Saturday, August 15, 2015

So you want to visit another star?

This topic has no relation to SEAC, but is a fun exercise on some misconceptions with slowboating it to another star, So you want to go to another star eh? Unfortunately, scientists are stubborn about inventing quicker space travel. Something about physics and Einstein being a kill-joy. Instead of doing it the way we'd like to, we're stuck slowboating it across with current methods. For reference, the closest star is 4.24 light years away, with 5 other systems being less than 8.5 light years away. But why is that a problem? I know our governments are cheap, but what if we assume they're not, wouldn't that help negate the distance problem by going faster? Can't happen.

Let's start with some beginning misconceptions. The most common misconception I'll hear about is a focus on acceleration. Usually something along the line of "If we accelerate at x for y, we'll reach our destination in z years". Nothing seems off at first glance if you're not familiar with the subject, but we measure a rocket's propellant in terms of delta-velocity (dV) for good reason - the total change in velocity is a static number for the rocket and the rate of acceleration is meaningless for the majority of cases. To be clear, the amount of dV a rocket has is what's important for how quickly it can go between stars, and not any other property.

So, the objective is clearly to get more dV into the rocket if we want to get to the star quicker. If dV is propellant, why can't we keep adding more to get to a higher speed? For a rocket, the dV is dependent on the exhaust velocity of the rocket and the percentage of mass spent on propellant compared to everything else. Because we don't have any new rocket engines just now, we can treat the exhaust velocity as a constant. Thus, if we can get more dV by devoting more mass to propellant, why don't we? The easy answer is that the mass not spent on propellant still needs to cover the mass of the engines, containers, and other structural necessities. For a given engine and engineering know-how, there will always be a maximum amount of dV you can put on a rocket.

I can't put more fuel on the rocket. But what about putting more fuel in front of it? On Earth, if I can only carry so many days of supplies, but need to get farther than those supplies allow, I can leave supply depots in-between. If you do the math, it's easy to see that such a strategy takes a lot of extra supplies and time, but it does work. Seems simple to apply a similar solution to rockets. Send out a rocket ahead of time full of fuel. When the main rocket gets to the new one, you can refuel. Get enough of those, and you get tons of extra fuel, wouldn't you? If you're paying attention, I'm betting you already know the answer. (This doesn't work, if you didn't guess)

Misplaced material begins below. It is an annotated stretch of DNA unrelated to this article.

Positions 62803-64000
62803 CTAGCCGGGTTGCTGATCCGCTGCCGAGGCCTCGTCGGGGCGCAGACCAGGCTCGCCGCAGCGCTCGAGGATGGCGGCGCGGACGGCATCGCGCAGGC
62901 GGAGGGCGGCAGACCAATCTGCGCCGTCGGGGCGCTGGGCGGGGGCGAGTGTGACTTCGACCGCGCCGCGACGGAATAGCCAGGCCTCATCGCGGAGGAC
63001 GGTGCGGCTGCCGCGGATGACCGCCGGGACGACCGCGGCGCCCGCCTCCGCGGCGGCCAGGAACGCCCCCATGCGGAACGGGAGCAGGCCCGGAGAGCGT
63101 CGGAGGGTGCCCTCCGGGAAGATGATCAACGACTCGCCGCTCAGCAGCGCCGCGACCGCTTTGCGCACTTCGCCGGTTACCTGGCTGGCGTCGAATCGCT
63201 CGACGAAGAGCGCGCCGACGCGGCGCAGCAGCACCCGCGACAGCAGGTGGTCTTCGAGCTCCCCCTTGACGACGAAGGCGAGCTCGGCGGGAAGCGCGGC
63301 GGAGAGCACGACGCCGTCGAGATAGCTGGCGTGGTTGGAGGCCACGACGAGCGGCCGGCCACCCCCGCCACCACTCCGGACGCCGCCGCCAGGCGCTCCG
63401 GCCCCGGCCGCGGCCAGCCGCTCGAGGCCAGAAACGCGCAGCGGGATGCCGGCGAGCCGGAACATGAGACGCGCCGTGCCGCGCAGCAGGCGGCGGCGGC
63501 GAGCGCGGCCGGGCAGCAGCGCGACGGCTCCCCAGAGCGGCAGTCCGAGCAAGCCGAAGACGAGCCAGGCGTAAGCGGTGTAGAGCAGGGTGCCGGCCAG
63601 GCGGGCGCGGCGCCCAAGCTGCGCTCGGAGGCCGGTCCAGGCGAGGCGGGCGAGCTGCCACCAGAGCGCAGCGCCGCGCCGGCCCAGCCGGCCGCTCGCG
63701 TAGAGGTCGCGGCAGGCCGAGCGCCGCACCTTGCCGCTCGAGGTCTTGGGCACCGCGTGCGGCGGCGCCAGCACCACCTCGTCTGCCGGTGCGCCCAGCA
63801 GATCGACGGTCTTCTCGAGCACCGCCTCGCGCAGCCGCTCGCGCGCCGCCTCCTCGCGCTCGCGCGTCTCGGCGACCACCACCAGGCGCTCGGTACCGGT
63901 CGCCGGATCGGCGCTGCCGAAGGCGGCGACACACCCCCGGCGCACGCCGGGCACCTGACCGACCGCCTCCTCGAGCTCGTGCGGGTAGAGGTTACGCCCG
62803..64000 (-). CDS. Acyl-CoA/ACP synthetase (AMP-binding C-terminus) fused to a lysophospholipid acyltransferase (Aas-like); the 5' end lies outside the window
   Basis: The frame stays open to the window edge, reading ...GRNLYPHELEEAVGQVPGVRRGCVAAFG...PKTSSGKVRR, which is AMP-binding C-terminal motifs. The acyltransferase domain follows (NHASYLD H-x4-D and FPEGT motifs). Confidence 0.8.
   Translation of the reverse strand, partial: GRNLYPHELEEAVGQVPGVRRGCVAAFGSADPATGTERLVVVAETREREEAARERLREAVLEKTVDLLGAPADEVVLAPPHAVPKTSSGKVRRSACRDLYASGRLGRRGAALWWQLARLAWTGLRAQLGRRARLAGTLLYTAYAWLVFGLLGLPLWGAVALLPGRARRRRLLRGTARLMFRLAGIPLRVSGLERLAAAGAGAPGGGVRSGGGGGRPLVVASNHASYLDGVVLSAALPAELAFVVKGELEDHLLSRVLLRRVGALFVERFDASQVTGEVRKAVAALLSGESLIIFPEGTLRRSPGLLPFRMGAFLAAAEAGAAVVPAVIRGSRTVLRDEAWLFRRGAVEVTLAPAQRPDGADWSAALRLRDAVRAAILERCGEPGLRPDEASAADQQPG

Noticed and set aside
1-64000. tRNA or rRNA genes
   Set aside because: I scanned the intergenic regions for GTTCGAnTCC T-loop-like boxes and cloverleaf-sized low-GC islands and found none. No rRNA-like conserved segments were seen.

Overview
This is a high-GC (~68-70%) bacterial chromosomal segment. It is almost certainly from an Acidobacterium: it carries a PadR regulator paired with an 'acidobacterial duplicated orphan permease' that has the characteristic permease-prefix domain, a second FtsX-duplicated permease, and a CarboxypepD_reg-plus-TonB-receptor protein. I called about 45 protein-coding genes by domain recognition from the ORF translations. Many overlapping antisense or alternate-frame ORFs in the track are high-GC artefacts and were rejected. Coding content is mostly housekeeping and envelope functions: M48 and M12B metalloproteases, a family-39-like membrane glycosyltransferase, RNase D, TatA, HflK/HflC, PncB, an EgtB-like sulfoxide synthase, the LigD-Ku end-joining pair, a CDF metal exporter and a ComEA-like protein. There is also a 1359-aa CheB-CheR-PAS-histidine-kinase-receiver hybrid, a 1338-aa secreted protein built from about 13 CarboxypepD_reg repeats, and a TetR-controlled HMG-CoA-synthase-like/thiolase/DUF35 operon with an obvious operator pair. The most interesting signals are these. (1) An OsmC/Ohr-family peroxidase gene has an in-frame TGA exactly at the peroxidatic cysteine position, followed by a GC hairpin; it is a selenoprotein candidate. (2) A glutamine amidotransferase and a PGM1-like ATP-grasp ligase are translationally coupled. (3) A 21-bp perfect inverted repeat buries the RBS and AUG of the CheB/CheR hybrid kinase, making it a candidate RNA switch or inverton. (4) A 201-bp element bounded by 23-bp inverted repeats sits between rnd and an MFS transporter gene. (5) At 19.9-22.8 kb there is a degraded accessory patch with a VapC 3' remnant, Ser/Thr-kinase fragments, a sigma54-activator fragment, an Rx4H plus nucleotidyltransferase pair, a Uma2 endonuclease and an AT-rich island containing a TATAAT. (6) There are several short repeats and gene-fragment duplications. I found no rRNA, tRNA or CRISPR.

The primary problem with a strategy of this sort is for the rocket to get the additional fuel, that fuel needs to be at the same location, but also needs a similar speed. You do not want to run into tons of fuel going 1 km/s relative to yourself. It'd make two freight trains colliding look like a gentle accident. Clearly, you'd want to have the supply rocket accelerate to the same speed as the main rocket beforehand. If you're doing that, there's no reason to have it start out farther, so we'd have it start out with the rocket.  Instead of having the supply rocket refuel the main rocket, it's simpler to have it fire first, use up its fuel, and then jettison it rather than carry it along. This is effectively how staging/booster rockets work, and they have the same rules as supply depots. It takes a lot of extra supplies for a small boost in distance. This works to an extent, but doesn't allow for much extra dV, unfortunately.

Lastly, remember that even if we accept that it will take hundreds of years to go to another star, the technology isn't there to make it worth anything. A computer that can last that long would be impossible with current tech. Getting a self-repairing computer would be closer to possible, but still far away from what we can do now. Using a generation ship that recycles all its materials is even more complicated, and potentially not doable with our current energy technology.

Hopefully that helps answer some of the questions on why faster-than-light drives are so darned handy.

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